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THE LONG GOODBYE

Director: ROBERT ALTMAN

USA • 1973 • COLOUR • ANAMORPHIC • 35MM • 112 MIN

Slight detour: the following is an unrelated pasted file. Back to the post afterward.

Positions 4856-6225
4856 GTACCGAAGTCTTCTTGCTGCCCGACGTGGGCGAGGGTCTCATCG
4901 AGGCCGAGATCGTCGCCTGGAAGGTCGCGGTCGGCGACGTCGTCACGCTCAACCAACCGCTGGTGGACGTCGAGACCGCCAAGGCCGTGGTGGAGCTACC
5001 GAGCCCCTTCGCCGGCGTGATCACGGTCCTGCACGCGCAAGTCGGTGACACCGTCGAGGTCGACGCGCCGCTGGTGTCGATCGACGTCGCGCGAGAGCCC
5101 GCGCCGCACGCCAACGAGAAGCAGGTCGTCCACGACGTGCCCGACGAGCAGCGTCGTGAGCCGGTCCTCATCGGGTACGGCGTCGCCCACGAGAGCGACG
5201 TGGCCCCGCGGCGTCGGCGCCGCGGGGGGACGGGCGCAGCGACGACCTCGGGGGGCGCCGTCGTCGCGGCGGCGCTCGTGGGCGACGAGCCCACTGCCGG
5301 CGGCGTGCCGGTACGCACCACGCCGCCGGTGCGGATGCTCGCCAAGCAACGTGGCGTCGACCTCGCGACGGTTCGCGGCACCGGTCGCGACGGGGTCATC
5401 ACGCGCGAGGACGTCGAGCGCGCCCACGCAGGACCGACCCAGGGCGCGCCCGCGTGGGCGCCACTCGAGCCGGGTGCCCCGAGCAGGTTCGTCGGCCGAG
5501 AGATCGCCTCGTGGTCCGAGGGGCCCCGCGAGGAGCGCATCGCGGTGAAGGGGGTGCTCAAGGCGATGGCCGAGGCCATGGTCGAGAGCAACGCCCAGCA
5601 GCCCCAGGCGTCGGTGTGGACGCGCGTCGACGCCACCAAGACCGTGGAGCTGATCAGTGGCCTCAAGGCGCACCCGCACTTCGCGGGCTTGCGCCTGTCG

During the golden age of new wave American cinema in the 1970s, director Robert Altman made a terrific series of films that were fairly radical re-workings of Hollywood genres. Perhaps the finest was his controversial adaptation of Chandler’s last Philip Marlowe novel. Aided and abetted by legendary scriptwriter Leigh Brackett, who had co-written The Big Sleep nearly thirty years earlier, Altman saw Chandler’s detective as ‘Rip van Marlowe’, a 1940s gumshoe hopelessly adrift in the ‘Me Generation’ Los Angeles of 1973, with its new permissiveness and New Age nonsense. Played with scruffy charm by Elliott Gould, this Marlowe is a laid-back slob whose attempts to protect a friend lead him into a world of blackmail, suicide, betrayal and murder. Altman’s Marlowe actually embodies some of the same ideals as Chandler’s original, but the director views such values as being comically at odds with the freakish, uncaring world of modern L.A. Brilliantly constructed, with highly sophisticated visuals and sound mixing as well as superb performances, The Long Goodbye is one of Altman’s masterpieces, but it leaves most Chandler fans waiting for a more faithful rendering of the novel.

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